A number of commentators compared the comment to Donald Trump labelling coronavirus the “China virus” which saw him labelled as “racist”. According to German newspaper Bild Ms Merkel warned the situation would spiral out of control without tough measures.
She commented: “If we don’t manage to stop this British virus, then we will have 10 times the number of cases by Easter.
“We need eight to 10 more weeks of tough measures,’ Bild quoted Merkel as saying.”
Mr Trump began calling Covid-19 the “China virus” in spring 2020.
Speaking to reporters he insisted this was “not racist at all” as “it comes from China, I want to be accurate”.
However, the World Health Organisation has advised against labelling viruses after the places they are discovered to avoid stigmatisation.
Politics lecturer Adrian Hilton tweeted: “I’m intrigued to know if those who called President Trump ‘racist’ for referring to the ‘China virus’ think the same of Chancellor Merkel.”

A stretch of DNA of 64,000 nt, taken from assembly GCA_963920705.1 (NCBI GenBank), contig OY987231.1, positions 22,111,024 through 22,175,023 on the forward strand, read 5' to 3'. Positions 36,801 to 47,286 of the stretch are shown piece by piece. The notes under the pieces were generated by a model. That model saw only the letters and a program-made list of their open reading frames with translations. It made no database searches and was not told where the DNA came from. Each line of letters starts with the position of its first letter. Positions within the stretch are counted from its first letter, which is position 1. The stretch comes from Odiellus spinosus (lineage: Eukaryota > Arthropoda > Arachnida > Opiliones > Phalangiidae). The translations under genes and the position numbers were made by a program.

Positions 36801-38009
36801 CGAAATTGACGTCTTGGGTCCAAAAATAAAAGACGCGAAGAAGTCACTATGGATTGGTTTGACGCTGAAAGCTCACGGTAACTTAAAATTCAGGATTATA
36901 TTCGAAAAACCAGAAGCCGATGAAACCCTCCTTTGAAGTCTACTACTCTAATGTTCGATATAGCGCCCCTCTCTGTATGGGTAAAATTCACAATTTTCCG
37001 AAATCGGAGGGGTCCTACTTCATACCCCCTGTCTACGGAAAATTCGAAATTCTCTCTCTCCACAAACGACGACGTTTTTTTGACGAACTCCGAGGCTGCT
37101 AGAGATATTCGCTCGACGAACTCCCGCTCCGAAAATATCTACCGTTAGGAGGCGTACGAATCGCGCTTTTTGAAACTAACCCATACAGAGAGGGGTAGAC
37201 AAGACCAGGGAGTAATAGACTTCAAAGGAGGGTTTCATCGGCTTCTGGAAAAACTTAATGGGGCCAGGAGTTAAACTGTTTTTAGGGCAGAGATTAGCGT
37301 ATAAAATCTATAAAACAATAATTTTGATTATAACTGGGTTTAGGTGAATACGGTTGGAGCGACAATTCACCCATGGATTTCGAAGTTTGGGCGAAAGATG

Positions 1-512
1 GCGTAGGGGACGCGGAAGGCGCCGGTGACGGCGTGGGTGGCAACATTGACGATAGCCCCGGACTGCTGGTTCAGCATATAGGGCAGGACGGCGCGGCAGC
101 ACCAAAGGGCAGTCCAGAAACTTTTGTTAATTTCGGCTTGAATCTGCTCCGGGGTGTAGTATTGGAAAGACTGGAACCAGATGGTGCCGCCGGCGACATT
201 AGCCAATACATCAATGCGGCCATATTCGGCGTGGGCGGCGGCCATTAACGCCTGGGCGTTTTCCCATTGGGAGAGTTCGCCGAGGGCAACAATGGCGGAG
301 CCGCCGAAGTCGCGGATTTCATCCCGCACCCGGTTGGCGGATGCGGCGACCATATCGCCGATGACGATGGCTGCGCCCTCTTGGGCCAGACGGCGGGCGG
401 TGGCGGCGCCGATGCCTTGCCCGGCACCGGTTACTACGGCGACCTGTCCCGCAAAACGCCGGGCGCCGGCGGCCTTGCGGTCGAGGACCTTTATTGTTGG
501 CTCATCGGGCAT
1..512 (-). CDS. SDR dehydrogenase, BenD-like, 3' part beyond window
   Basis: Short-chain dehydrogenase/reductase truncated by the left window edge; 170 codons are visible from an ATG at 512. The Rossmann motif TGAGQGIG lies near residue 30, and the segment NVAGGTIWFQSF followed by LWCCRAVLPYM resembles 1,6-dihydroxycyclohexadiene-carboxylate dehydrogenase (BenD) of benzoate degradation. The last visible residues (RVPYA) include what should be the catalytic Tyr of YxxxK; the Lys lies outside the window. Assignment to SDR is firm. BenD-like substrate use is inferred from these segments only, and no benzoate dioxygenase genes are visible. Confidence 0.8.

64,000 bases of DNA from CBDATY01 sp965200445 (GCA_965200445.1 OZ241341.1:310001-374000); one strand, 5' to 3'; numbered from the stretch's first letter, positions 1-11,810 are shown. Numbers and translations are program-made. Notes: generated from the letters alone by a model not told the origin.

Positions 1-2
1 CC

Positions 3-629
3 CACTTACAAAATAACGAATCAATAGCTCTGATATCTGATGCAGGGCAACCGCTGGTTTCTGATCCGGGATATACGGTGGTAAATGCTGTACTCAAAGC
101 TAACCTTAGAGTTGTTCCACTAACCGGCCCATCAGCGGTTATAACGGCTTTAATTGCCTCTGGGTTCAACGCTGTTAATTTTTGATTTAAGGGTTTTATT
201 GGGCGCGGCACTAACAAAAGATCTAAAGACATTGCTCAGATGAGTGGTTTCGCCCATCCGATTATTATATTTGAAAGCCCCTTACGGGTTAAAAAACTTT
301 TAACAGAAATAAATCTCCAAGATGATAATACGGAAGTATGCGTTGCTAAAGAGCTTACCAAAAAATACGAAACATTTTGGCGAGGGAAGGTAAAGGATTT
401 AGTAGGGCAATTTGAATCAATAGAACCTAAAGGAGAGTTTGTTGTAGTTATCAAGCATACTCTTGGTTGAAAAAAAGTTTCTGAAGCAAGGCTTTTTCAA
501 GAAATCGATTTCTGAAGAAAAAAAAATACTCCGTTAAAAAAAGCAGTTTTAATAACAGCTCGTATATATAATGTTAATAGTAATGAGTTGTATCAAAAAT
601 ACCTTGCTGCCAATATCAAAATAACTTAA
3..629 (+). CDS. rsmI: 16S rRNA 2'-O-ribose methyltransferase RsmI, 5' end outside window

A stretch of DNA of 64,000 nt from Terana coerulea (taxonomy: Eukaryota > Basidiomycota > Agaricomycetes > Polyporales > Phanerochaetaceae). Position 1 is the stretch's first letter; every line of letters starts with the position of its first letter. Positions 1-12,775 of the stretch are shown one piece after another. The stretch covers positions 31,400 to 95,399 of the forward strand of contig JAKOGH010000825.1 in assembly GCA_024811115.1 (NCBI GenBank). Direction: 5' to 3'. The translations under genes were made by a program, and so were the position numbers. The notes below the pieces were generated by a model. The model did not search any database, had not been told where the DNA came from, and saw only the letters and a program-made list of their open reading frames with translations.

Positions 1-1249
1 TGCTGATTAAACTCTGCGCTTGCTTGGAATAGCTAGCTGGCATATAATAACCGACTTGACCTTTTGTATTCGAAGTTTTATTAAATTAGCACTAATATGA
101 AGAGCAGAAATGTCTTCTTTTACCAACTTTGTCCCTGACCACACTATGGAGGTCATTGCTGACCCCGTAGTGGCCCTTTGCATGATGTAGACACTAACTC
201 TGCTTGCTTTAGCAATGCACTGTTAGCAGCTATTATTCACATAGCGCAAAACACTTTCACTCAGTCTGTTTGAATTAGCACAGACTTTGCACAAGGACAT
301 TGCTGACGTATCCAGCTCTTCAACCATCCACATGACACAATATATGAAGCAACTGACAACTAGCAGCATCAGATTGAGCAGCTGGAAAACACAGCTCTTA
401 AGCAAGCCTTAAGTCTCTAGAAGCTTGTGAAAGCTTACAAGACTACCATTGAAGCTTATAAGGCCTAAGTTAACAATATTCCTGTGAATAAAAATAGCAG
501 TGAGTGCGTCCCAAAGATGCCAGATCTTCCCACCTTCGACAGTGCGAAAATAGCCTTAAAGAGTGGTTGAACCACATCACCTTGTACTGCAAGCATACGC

Another social media user commented: “Oh, so it’s the British virus now.
“I bet she’s never called it the Chinese/Wuhan virus but happy to pin it on us.”
“We need eight to 10 more weeks of tough measures.”
In Meissen, a town in Saxony, authorities are having to store bodies in offices ahead of their cremation as the usual facilities have been overwhelmed.
In total Germany has recorded nearly two million coronavirus cases and over 41,000 deaths.
Speaking to MailOnline one Conservative MP condemned Ms Merkel’s comment.
They said: “It is not helpful. The reason she can call it that is because we have such a good way of tracking the variants – far better than other countries.
“It doesn’t mean it even necessarily started here, it is just we are better at detecting them.
“It is a clumsy way for the German Chancellor to describe it.
“To call this variant the ‘British virus’, is extremely unhelpful.
“I think she would in hindsight want to change her wording.”
Thus far Britain has reported over three million coronavirus cases and 82,000 people dying within 28 days of catching the infection.